It’s been just over a week since a 7.8 magnitude earthquake tore through Nepal and reduced millions of lives to rubble in a matter of minutes. It is estimated that nearly 2 million lives are now utterly dependent on the compassion and generosity of others to show up with immediate humanitarian aid.
Hundreds of thousands now wander the streets in tireless search of refuge from the elements—dangerous sun exposure and torrential downpours—with flimsy tents as their only source of shelter.
In the days following the earthquake, an overwhelming wave of relief efforts were made, generous donations were given, and countless prayers were fervently offered up. But in just over a week, it seems the world has already begun to forget—the media has quickly moved on while thousands are still praying for help to come . . . thousands of lives that depend on our willingness to remember them.
Sometimes the magnitude of a crisis breeds apathy instead of compassion. When the devastation is simply too much to digest, we close our eyes to the situation and choose to believe that someone else will help.
In the face of great tragedy, we are often derailed by the question WHY?—Why would God allow something like this to happen? Slowly, our compassion turns to doubt . . . and our love to apathy.
Beneath all of this is a powerful lie—a lie that tells us we could never make a difference . . . that someone else is better equipped for the task . . . that if we offer up a simple prayer, we’ve done our part and can wash our hands of it.
But we are called to be a visible representation of an invisible God.
When we don’t show up, we miss an opportunity to demonstrate the heart of our Father to those crying out for His provision. The question is not, why would God allow this to happen? But rather, what does our apathy say about God to a broken world?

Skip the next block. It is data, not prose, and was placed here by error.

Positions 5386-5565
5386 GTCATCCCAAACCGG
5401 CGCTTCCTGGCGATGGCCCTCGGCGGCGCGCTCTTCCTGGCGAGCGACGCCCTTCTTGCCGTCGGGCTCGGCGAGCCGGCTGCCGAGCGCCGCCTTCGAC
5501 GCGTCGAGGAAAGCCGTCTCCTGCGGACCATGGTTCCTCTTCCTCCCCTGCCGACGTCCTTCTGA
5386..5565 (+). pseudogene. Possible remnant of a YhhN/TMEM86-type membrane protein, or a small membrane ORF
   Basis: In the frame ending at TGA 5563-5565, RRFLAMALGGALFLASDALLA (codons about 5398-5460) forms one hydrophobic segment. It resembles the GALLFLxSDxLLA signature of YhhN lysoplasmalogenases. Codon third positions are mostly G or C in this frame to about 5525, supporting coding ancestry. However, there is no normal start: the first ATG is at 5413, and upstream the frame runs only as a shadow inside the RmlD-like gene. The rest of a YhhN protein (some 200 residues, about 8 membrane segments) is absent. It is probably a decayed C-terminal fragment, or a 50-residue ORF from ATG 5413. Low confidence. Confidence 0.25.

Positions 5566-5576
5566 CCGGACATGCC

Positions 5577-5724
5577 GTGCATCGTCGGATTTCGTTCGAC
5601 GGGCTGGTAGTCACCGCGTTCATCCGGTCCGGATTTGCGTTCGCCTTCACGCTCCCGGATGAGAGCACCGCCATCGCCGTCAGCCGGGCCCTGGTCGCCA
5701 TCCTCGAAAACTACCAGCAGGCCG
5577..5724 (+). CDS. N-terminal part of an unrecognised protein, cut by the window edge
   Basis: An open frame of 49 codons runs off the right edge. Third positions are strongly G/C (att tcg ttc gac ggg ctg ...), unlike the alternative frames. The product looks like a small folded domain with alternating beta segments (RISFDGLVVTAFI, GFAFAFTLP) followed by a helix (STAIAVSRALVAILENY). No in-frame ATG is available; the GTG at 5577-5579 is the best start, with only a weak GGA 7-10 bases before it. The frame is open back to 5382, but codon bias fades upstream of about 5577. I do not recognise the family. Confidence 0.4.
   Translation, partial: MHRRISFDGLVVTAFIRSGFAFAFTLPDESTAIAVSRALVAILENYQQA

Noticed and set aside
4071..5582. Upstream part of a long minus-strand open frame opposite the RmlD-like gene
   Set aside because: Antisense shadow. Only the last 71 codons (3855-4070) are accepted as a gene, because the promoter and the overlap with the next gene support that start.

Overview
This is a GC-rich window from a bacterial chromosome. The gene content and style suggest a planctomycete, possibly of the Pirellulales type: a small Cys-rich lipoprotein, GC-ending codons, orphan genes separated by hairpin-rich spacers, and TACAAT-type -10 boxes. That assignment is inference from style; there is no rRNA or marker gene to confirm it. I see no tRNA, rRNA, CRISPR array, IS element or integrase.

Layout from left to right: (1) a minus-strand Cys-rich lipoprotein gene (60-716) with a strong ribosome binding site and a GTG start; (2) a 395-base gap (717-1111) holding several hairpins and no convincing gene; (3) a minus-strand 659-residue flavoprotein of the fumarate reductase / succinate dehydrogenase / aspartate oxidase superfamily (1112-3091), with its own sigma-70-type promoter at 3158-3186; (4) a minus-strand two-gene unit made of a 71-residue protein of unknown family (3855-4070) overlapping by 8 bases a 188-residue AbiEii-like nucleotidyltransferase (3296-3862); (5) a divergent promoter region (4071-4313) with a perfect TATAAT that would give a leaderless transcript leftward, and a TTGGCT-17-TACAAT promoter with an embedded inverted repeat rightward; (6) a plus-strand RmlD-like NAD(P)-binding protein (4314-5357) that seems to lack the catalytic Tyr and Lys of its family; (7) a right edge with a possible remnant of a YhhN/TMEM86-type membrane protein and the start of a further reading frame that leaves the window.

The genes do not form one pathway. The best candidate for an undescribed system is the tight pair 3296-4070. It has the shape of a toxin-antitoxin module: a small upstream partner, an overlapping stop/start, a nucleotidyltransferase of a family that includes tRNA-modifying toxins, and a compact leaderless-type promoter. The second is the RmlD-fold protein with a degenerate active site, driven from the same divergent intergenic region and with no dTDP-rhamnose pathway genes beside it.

In the last week, we’ve seen hundreds rise up to bring healing to the people of Nepal. We’ve been moved to the point of tears to see the deep compassion and generosity of so many coming together to be the hands, feet, and heart of Jesus in the midst of unimaginable suffering.
Because of our supporters, hundreds of Nepali people trapped in devastated mountain villages now have a reason to believe they are not alone . . . they have not been abandoned . . . and that, quite oppositely, there is a God who not only hears their every sigh but groans alongside them until help comes.
God’s love is demonstrated through providing food and life-saving supplies to the remote villages of Chaku, Hindi, Naranthan, Tyangthali, and Nayapool. Each donation meets a very-real need—providing rice, noodles, basic supplies, vital medicines, and even helps to treat and bandage infected wounds.
But we aren’t stopping there.
Thousands of lives still hang in the balance, and we aren’t willing to overlook a single one. Now is our chance to turn tragedy into opportunity to reveal the truth of God’s love to the nation of Nepal . . . one tent, one meal, one bandaged wound at a time.
And we won’t stop until the very last are reached.
Will you join us?
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